Hunger

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Sometimes food bowl ain’t all that. Coos (pounded millet) and a few baobab leaves.

Hunger

n. (mass noun) – a feeling of discomfort caused by a lack of food, coupled with the desire to eat.

I eat much less than I did a year ago but I am much less hungry. Is this contradictory? Only if you define hunger as something objective and tangible, as much of the development industry does. I suppose Stop Hunger Now has more of a ring to it than Stop Malnutrition Now.

Hunger, it seems to me, is a relative term. You can have a chubby well fed person who is ‘suffering’ from hunger much more than his emaciated neighbor. Who in this scenario is more deserving of help?

Last year I was constantly wracked by thoughts of food. I had never been in an environment where I couldn’t satisfy my brain and belly’s culinary desires at the drop of a hat (or dollar). Furthermore I had never been in an environment where pounded millet and a few leaves constitutes a meal. My calorie intake was more than sufficient, and higher than most of my neighbors in the village of Ker Sait Maram, yet nobody ever appeared mentally strained by their meager diet whilst I gorged myself on whole packets of biscuits when i had the chance as an attempt to dampen my obsession with my stomach and quell my minds grumblings about the lack of food my stomach was having to process.

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My ten year old host brother Sering caught a monitor lizard late one night. Protein!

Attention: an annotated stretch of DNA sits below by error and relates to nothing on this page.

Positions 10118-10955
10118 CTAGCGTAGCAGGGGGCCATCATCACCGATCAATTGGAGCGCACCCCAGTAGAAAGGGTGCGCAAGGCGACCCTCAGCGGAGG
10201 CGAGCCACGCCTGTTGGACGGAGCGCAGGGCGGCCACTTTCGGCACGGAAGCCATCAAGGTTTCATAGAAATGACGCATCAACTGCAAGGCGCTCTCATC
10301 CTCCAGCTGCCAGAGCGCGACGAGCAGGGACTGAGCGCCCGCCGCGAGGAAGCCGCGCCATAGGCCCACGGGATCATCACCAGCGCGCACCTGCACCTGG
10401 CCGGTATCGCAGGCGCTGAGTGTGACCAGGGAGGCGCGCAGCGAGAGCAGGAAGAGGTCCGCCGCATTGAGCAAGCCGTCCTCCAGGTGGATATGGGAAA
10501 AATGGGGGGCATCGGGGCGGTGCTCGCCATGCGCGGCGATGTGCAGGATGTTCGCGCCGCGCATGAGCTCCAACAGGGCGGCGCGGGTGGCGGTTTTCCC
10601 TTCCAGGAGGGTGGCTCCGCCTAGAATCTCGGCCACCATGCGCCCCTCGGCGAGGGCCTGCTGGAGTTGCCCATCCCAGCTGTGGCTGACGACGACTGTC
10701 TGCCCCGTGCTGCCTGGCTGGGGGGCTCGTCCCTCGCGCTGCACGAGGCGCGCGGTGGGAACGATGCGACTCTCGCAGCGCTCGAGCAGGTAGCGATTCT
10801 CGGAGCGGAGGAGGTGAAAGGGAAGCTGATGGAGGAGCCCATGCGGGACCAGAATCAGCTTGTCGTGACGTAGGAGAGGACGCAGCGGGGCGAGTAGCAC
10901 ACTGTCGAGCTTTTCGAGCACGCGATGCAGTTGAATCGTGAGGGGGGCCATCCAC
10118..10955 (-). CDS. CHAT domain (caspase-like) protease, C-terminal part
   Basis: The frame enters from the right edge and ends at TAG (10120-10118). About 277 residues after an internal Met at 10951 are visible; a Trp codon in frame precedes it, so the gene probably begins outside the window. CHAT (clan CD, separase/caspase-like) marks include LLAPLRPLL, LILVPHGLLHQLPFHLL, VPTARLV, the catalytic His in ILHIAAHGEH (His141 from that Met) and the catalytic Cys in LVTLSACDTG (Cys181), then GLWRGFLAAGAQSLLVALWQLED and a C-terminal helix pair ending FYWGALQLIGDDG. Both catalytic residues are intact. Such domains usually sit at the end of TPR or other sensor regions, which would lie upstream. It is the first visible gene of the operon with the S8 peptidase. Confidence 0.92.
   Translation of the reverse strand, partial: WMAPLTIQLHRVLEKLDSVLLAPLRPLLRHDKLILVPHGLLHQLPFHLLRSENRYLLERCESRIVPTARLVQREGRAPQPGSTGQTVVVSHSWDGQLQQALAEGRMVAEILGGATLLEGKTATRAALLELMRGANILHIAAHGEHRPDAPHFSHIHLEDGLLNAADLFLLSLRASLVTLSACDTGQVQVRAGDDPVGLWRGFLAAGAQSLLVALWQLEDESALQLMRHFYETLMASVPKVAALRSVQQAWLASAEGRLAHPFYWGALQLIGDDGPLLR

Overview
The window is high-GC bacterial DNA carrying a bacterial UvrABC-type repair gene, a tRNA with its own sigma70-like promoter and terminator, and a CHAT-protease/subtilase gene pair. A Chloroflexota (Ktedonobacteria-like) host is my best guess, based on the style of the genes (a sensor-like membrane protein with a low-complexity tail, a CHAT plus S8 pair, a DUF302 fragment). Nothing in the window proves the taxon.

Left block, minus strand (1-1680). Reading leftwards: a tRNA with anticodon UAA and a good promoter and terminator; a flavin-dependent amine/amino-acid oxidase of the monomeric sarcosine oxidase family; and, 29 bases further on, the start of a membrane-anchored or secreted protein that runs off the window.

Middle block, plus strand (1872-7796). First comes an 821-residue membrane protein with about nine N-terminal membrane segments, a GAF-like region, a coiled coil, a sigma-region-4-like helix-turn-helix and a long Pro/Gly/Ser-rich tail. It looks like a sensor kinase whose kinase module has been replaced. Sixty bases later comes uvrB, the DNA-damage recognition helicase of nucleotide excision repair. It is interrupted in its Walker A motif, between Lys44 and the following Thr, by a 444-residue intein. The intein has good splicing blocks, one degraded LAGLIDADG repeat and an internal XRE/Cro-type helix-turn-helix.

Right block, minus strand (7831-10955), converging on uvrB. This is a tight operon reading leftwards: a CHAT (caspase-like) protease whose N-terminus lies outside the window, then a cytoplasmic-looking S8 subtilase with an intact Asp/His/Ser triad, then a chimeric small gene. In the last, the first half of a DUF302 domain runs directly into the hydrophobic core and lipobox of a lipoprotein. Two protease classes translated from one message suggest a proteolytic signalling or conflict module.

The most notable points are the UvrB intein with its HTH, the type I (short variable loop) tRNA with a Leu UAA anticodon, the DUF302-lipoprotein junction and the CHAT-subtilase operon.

I wonder why it is that this year I don’t get these hunger ‘pains’? Why I’m not wracked by thoughts of food constantly? Why has my obsession with my stomach lessened? I think my mental and metabolic transformation is in part a product of time – it is harder to miss the delicious varieties of foods available in America the longer you are away from it. The memories loose their vividness, the tastes no longer linger on the tip of your tongue. Another thing which has helped is that I am better prepared. I always have some emergency protein bars or peanut butterin case the food bowl in our compound is particularly sparse (not much of a problem now as it is just after rainy season and we had a good harvest this year, but come April things start running out). I also think that the fact that I fasted for some of Ramadam this year has helped my outlook towards food. Once you have gone sunrise to sunset in The Gambia in July without food or water whilst working in a school, having a bit of a crappy lunch doesn’t seem like such a big deal.

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Millet. So much millet.

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Coos. Only.

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